Appalachian Studies Certificate

The Graduate Humanities Program is home for the Graduate Certificate in Appalachian Studies, a non-degree program of 15 hours composed of foundation courses (CULS 611 or 612), electives to meet specific educational goals, and a capstone research experience (HUMN 680).


As defined in legislation, Appalachia is a region of 200,000 square miles following the contour of the Appalachian Mountains from southern New York to northern Mississippi. West Virginia is the only state to lie entirely within the region. Parts of twelve other states are included: New York, Maryland, Pennsylvania, Ohio, Kentucky, Virginia, North Carolina, South Carolina, Tennessee, Alabama, Georgia, and Mississippi.

Home to 23 million people, the region has about 42 percent rural population. The economy has long depended on coal, timber, gas, and related manufacturing.

Marshall University commits faculty and resources to Appalachian Studies. In addition to faculty and library resources, the University houses the office of the Appalachian Studies Association, and the Center for the Study of Ethnicity and Gender in Appalachia.

The Graduate Certificate in Appalachian Studies allows students and professionals to focus on the region in which they live and work. The interdisciplinary approach ensures that issues and subjects are covered from different perspectives. Individuals may select courses to meet personal educational goals. Lifelong learners are invited to select individual courses for information and enrichment.

Program in the News

Read about the Appalachian Studies Certificate program in Charleston’s local paper, the Daily Mail, here.  See especially the stories about Chuck Ocheltree & Royce Diehl, here, on what some of our recent graduates are doing.

Certificate Curriculum – 15 hours

Interdisciplinary Core Classes (3 hours). Choose One:

CULS 611 Appalachian Studies: Themes and Voices
Orients students to the significant political, social, and cultural issues and research in Appalachian studies.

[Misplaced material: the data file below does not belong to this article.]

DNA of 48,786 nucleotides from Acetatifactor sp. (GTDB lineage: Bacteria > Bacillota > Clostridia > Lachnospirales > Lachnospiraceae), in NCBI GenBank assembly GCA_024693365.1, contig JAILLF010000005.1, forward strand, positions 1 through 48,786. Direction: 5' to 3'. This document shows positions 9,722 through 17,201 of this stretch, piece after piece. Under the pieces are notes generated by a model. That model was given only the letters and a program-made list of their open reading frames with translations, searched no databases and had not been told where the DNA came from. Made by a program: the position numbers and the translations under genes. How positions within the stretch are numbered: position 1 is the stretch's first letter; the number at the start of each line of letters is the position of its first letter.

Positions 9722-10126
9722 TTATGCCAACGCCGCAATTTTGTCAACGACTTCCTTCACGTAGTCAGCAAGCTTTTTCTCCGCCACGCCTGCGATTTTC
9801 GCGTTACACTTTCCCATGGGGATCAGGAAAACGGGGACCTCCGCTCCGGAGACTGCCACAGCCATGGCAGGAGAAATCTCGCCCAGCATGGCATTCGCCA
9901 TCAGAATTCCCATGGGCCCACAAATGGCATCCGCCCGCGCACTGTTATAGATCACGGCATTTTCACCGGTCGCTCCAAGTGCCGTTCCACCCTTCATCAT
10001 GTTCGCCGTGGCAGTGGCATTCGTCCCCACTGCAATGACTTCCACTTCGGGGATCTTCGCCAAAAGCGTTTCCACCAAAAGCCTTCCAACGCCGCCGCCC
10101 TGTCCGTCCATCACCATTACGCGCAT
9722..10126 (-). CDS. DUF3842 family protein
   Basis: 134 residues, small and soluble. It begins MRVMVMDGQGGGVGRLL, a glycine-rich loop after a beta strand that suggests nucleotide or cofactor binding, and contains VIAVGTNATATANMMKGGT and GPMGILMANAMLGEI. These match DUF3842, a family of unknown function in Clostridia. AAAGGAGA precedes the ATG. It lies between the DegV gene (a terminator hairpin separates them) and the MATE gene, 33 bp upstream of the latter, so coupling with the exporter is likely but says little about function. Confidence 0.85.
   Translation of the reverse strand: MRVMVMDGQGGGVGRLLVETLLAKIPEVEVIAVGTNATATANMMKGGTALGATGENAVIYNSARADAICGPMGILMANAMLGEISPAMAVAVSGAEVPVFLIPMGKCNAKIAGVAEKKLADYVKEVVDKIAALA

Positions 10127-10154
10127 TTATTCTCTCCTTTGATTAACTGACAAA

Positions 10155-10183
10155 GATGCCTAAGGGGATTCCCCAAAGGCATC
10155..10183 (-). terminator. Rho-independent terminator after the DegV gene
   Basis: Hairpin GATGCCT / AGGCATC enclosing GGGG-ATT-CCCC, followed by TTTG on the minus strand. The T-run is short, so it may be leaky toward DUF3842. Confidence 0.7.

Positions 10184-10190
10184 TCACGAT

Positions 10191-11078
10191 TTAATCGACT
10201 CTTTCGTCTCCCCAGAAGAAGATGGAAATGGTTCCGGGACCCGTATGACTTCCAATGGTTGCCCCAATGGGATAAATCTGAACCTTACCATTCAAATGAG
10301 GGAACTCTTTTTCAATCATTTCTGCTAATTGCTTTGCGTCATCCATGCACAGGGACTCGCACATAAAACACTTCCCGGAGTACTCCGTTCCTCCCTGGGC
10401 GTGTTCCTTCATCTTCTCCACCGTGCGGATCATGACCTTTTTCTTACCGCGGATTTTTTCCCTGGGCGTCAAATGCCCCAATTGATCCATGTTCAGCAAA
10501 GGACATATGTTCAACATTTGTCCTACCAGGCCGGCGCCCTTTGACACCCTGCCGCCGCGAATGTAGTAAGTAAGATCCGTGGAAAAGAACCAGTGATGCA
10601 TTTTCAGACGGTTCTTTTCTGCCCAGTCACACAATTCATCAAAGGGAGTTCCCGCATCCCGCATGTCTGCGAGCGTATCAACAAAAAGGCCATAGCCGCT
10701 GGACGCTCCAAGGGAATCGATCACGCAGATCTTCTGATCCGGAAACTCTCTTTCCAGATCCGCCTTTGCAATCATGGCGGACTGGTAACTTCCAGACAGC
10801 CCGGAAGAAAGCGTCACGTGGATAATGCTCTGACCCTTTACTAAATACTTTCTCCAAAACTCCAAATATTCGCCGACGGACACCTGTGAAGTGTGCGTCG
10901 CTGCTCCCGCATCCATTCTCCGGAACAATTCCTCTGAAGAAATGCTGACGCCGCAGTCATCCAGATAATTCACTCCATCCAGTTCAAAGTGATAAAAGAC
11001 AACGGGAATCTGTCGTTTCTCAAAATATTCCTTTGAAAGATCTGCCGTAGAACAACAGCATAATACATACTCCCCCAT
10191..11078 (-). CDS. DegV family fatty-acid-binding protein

CULS 612 Time and Place in Appalachia
Examines the importance of geography, topography, and geology to the history and development of the Appalachian region.

Electives (9 hours). Students may take a broad range of rotating and Special Topics courses. Examples include:

– Appalachian Cultures
– Appalachian Archaeology
– Geography of Appalachia
– West Virginia History
– First Peoples of Appalachia
– Images of Appalachia
– Religious Traditions in Appalachia
– Ethnic History of West Virginia
– Coal Mine Life, Work and Culture
– Sociology of Appalachia
– Appalachian Writers –20th C.

Please note: CULS 611 or 612 may count as an elective if not used for the interdisciplinary core requirement above.

Capstone Experience (3 hours):

HUMN 680 Independent Research Seminar
This research colloquium affords students the opportunity to complete independent research or field work under the guidance of faculty mentors teaching in the certificate program. Seminar meetings allow students to share research and examine issues arising from the research. The completed research is shared in a public symposium.


Students may pursue the graduate certificate in Appalachian Studies while enrolled in the Humanities M.A. program OR as a certificate-only student. Students already enrolled in the M.A. degree program should submit to Graduate Admissions a Secondary Program Request form, available here.

Applicants interested in the certificate-only program should apply for admission to Marshall University as a Certificate/ Professional Development student and select on the application form the Certificate in Appalachian Studies. Applicants must have a bachelor’s degree from a regionally accredited institution.

Admission Procedure

  1. Students are encouraged (but not required) to contact the Director before officially submitting their application.
  2. All students should apply to the Certificate of Appalachian Studies through Marshall University’s Graduate College, following these procedures:
    • fill out a Marshall University Graduate Application for Admission, being sure to identify
      • the “Type of Admission” as “Certificate/Professional Development Program”;
      • the “Major Program to which you are applying” as “GX00 Graduate Certificate Program” (it’s near the end of the list);
      • the “Area of emphasis within your intended major” as “Appalachian Studies GXL3” (it’s also near the end of the list);  you may do this on on-line here.
    • send your application to the Graduate College; and have the registrars at all colleges and universities you have attended to send official transcripts of your academic records directly to the Graduate Admissions Office (if you have not already had them sent for another application).
  3. For provisional enrollment, students must first apply to the certificate program following the procedure above. Should the Humanities Program decide to admit the student provisionally, the Director will contact the student directly.

Note: GRE or MAT scores are not required for the Appalachian Studies Certificate.